Viability of avian influenza viruses in water:To study viability, 10 and 100 IP/ml of A/India/NIV/2006/PR8-IBCDC-RG-7-H5N1 virus were spiked in water from reservoirs and the Arabian Sea, respectively. After precipitation, precipitates were diluted two-fold (1:2) in viral transport medium (VTM, Hanks balanced salt solution) supplemented with gentamicin (250 mg/l), penicillin (2×10[6] U/l) and streptomycin (200 mg/l) (supplemented VTM), maintained at room temperature (20-28°C) for 1 h and centrifuged at 313 × g for 2 min at 4°C. This mixture was filtered using the 0.22 micron syringe filter (Merck Millipore, USA), and 200 μl of the filtrate was inoculated in 10 day old embryonated chicken eggs (allantoic route). Eggs were incubated at 37°C for 72 h. Allantoic fluids were harvested and tested using the HA[24] assays.

Estimation of virus recovery: In a separate experiment, AI H9N2 and H5N1-RG viruses with EID50 titres of 103.48 EID50/0.2 ml and 103.4 EID50/0.2 ml, respectively, were spiked in 2 l water to estimate the virus recovery after precipitation. The concentrated virus in the precipitates was inoculated in embryonated chicken eggs as described above. The allantoic fluids from the inoculated eggs were tested by HA. The infectious virus (EID50) titres were calculated using the Reed and Muench method[22]. Each experiment was performed three times.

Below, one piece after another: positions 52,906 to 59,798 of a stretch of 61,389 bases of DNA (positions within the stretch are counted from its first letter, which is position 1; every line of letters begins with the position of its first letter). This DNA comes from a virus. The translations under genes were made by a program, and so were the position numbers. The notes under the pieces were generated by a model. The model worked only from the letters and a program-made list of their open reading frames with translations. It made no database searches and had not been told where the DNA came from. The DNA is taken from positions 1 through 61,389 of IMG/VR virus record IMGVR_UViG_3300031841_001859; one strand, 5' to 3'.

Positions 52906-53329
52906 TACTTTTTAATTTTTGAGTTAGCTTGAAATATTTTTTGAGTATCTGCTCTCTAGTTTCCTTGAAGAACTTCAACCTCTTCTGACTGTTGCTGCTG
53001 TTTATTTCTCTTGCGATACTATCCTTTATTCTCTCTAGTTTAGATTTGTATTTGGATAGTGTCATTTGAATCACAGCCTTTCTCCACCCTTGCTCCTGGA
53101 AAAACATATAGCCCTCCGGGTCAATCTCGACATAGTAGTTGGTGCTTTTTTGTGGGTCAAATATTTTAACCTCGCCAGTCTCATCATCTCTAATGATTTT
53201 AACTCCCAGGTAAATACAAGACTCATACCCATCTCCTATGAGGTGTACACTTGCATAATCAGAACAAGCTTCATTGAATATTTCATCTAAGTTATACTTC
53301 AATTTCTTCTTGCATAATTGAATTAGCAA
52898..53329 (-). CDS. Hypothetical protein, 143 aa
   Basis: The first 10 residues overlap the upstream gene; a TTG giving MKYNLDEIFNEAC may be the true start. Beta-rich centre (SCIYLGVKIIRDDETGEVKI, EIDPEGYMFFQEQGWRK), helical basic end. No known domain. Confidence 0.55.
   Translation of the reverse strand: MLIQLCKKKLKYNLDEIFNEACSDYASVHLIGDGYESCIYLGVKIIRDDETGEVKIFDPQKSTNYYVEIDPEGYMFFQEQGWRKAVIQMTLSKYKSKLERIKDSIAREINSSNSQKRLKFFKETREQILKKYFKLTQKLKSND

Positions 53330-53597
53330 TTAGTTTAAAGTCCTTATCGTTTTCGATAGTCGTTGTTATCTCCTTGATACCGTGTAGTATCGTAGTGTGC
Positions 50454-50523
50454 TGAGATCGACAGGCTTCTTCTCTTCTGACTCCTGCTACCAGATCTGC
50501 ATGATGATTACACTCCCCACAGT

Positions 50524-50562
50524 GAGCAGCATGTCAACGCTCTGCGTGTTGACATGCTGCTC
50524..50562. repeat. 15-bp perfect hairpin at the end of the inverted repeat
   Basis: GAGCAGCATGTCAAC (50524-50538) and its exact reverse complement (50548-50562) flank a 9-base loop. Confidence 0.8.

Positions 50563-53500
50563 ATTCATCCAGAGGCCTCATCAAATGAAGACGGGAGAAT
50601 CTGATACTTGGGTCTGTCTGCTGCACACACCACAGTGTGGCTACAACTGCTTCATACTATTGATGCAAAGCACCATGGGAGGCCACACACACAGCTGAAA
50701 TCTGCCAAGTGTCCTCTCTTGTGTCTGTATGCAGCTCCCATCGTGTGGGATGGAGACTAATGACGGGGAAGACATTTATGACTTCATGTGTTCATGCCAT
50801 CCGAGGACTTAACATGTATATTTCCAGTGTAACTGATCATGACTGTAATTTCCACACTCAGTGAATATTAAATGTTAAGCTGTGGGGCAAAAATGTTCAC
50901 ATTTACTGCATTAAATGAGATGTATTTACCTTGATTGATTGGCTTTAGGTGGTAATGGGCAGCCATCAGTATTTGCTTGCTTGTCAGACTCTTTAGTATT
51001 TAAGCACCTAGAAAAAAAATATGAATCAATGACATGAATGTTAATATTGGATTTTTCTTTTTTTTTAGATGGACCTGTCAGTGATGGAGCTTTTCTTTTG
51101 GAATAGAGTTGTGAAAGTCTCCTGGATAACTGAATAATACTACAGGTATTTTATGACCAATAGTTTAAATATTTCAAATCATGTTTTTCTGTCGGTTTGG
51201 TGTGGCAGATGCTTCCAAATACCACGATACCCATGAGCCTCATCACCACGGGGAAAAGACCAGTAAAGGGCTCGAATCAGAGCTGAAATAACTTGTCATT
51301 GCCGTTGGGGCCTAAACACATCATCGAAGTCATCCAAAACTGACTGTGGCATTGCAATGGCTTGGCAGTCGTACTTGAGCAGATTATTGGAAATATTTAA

Virus isolation from poultry drinking water:A total of 15 water specimens from poultry markets were tested for the presence of AI viruses using the potash alum precipitation method as described earlier. To circumvent potential issues caused by the initial turbidity of the poultry drinking water, 100 ml of the source water was diluted to a final volume of 500 ml using sterile distilled water. After precipitation, pellets were diluted (1:2) in supplemented VTM and processed for virus isolation.

Haemagglutination (HA) and HA inhibition assays:Allantoic fluids from inoculated eggs were tested by HA to detect the presence of virus using 0.5 per cent turkey erythrocytes. Briefly, virus titration was performed in 96 well V bottom microplates (Tarsons, West Bengal). Two-fold serial dilutions of the specimens were prepared in PBS containing sodium chloride, potassium chloride, sodium hydrogen phosphate and monopotassium phosphate (PBS, prepared in-house), p H 7.2, and incubated for 30 min with 50 μl 0.5 per cent Turkey erythrocytes. HA titre was expressed as reciprocal of the highest dilution showing complete haemagglutination[24].

The HAI assay was conducted for identification of virus from poultry drinking water samples using influenza A anti-serum raised in fowl (Gallus gallus domesticus) against AI H5N1, H9N2, H11N1 and H4N6 viruses. Anti-serum samples were treated with the receptor-destroying enzyme (Denka Seiken, Japan) at 37°C for 16 h, inactivated at 56°C for 30 min and then used in the assay. Appropriate cell control and serum controls were used[24].